Mysteries dependent upon unusual means of murder offer a conundrum for the reader. I recall the manner of murder in Dorothy Sayers Nine Tailors as offering the reader a clever and unexpected means of homocide. This book also relies on an imaginative scheme.
In Hypothermia a woman hangs herself. Because she was depressed about the death of her mother and no evidence exists to indicate homicide the death is deemed a suicide.
Inspector Erlendur is not quite satisfied with the case being deemed a suicide unless he can understand why she felt compelled to hang herself.
Two other story strands are interwoven --one involved Erlendur. When he was a young boy he and his brother were caught in a blizzard. He survives while his brother is lost in the blizzard. His body is never found and that loss propels Erendur to continue searching for him.
The other strand concerns a young man who disappeared twenty years ago. Despite the lack of any new leads Erlendur visits the boy's father each year. Now the father has only weeks to live and he wants to bring him some closure about his son's disappearance .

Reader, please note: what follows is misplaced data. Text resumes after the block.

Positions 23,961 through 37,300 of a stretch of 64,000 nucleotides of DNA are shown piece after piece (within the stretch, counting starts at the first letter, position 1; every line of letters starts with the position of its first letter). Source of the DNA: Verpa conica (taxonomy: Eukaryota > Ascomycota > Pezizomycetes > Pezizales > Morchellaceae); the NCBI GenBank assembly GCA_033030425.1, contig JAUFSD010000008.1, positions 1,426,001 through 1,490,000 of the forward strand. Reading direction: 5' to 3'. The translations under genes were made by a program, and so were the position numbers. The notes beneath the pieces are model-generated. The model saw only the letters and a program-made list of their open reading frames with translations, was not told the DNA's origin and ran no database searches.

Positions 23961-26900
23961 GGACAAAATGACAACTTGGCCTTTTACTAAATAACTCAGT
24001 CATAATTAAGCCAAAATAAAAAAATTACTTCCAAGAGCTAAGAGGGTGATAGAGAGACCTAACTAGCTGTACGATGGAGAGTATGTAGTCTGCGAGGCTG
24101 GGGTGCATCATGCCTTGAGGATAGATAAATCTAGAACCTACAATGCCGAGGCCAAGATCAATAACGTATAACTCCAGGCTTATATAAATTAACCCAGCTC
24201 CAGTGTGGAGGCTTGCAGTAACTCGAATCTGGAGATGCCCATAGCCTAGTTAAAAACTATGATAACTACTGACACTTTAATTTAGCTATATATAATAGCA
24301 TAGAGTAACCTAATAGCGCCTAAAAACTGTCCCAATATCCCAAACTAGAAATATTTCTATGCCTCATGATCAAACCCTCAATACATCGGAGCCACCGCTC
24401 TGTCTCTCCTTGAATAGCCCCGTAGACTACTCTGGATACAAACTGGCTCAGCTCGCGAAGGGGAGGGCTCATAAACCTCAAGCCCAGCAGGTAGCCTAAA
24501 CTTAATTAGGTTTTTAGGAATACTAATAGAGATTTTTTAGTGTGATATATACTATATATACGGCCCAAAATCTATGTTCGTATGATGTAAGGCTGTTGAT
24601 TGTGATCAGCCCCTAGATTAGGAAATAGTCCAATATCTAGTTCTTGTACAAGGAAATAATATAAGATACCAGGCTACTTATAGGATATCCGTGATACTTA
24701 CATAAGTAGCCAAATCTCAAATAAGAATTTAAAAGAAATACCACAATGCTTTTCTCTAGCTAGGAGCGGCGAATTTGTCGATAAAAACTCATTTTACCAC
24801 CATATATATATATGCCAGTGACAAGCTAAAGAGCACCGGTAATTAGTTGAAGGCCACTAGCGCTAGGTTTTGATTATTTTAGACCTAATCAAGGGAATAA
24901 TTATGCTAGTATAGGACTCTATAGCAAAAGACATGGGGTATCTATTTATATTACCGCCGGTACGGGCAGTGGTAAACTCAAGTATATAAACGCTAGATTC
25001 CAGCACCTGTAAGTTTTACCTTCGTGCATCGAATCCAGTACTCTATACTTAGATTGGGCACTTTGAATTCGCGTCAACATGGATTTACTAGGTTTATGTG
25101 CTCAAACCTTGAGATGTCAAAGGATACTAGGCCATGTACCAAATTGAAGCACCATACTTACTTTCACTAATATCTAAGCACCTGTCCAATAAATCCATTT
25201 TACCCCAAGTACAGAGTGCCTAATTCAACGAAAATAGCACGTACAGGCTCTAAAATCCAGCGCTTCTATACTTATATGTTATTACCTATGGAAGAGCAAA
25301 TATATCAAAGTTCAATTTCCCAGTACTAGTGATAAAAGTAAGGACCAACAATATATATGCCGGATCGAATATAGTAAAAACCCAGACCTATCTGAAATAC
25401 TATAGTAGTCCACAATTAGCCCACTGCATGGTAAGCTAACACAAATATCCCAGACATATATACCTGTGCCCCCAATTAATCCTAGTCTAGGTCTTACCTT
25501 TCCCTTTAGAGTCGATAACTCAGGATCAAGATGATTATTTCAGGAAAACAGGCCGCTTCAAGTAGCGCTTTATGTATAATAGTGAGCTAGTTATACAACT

An intriguing aspect of the novel is the relationship Erlendur has with his daughter and son. While this is peripheral it enables the reader to see the inspector as a multiple-dimensional character.
Erlendur pursues a number of leads which look like dead ends and he often goes beyond the usual procedures.
He's obsessed with finding answers and his incessant questions produce answers.
Despite the unusual manner of murder which added a dollop of suspense to the story, I thought Erlendur stretched his readers credulity when he also solved the two decades old case.